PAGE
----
Customizing the Microsoft RDP Client (Part 2)

If you missed the first article in this series please read Customizing the Microsoft RDP Client (Part 1).

In the first part of this article we discussed the customizations you can do at the interface level on the Microsoft Remote Desktop client and the reasons for doing that.

Now moving to part two, we will cover another great modification you can do that in my opinion, will greatly enhance security on your Terminal Services environment. After reading this article you will also understand why this little tweak can help you protecting all your servers you access remotely using RDP, TS or not. I think most of us today simply use RDP to manage Domain Controllers, Exchange, SQL and so on and this article applies to all of these as well! So keep reading.


If you did not read Part 1, here we go again. As any other ‘hands-on’ article, I must clarify a couple things. If you remember reading any Microsoft knowledge base article where they mention the word ‘registry’, they always state that if you say the word registry ten times in front of a server running Windows when you are facing west, things may happen and your server may go to the cyber-limbo. The same rules/great ideas apply here. You will use tools that let’s say can cause some damage depending where and how you use them. So I am NOT responsible for your actions, do it at your OWN risk.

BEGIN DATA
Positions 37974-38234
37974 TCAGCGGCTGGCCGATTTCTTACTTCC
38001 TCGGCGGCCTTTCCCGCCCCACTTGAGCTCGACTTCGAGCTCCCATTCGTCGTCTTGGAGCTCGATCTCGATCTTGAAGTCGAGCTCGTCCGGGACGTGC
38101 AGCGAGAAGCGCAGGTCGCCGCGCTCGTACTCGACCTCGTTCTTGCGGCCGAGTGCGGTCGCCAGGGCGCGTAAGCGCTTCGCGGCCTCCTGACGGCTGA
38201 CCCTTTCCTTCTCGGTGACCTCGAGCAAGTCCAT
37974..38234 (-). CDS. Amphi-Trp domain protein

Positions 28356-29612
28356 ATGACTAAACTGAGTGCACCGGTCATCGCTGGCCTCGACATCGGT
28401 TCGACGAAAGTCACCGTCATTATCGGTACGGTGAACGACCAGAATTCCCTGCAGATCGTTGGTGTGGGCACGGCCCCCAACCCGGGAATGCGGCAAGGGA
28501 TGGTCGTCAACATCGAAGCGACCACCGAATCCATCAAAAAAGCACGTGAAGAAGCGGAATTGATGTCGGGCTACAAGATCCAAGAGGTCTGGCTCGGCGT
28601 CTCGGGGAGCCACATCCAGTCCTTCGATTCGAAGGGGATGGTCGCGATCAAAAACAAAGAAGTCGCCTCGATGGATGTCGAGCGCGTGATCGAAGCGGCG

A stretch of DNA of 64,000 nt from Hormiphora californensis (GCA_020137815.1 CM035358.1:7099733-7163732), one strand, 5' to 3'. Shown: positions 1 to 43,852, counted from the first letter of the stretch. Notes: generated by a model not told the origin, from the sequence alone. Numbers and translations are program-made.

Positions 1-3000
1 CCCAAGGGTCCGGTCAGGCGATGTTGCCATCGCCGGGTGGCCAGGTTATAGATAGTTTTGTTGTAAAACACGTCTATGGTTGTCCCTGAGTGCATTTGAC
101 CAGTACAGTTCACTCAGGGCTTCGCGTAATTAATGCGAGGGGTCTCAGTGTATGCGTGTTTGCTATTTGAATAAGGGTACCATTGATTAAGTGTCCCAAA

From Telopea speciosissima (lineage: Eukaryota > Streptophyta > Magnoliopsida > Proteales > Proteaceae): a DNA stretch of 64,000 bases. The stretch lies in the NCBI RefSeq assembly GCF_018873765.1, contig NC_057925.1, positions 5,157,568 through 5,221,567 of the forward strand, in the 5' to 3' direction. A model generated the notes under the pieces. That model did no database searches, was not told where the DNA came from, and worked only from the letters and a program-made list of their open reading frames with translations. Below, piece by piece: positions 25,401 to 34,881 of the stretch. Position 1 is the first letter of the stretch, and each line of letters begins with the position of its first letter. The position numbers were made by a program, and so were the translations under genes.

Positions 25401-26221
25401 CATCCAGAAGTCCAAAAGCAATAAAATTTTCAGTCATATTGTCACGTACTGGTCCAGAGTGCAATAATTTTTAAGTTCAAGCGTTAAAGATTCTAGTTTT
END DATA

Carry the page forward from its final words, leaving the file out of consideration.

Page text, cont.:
And ALWAYS have a backup ready!

The Tools

For this second part we will need an Hex Editor to change one file, MSTSCAX.DLL. There are many available and of course I did not have time to test everything out there. One I tried and liked a lot is the Free Hex Editor from HHD Software (Fig. 1). You can download it at:

Fig. 1

Simply download it at the link provided and install it on your machine.

Doing some work…

Ok, the main question you are asking yourself now is ‘What the hell are we going to do that will somehow increase security on my servers that I access using RDP, TS or not?’. Simple. When you connect to a server using RDP, if you launch TSADMIN on that server and take a look at your connection details you will see this screen (Fig. 2):

Fig. 2

On the right hand side panel you can see something that says ‘Client build number’. In my case, using the regular Microsoft RDP Client that comes with Windows XP Pro SP2, it lists it as 2600. So what can we do with this?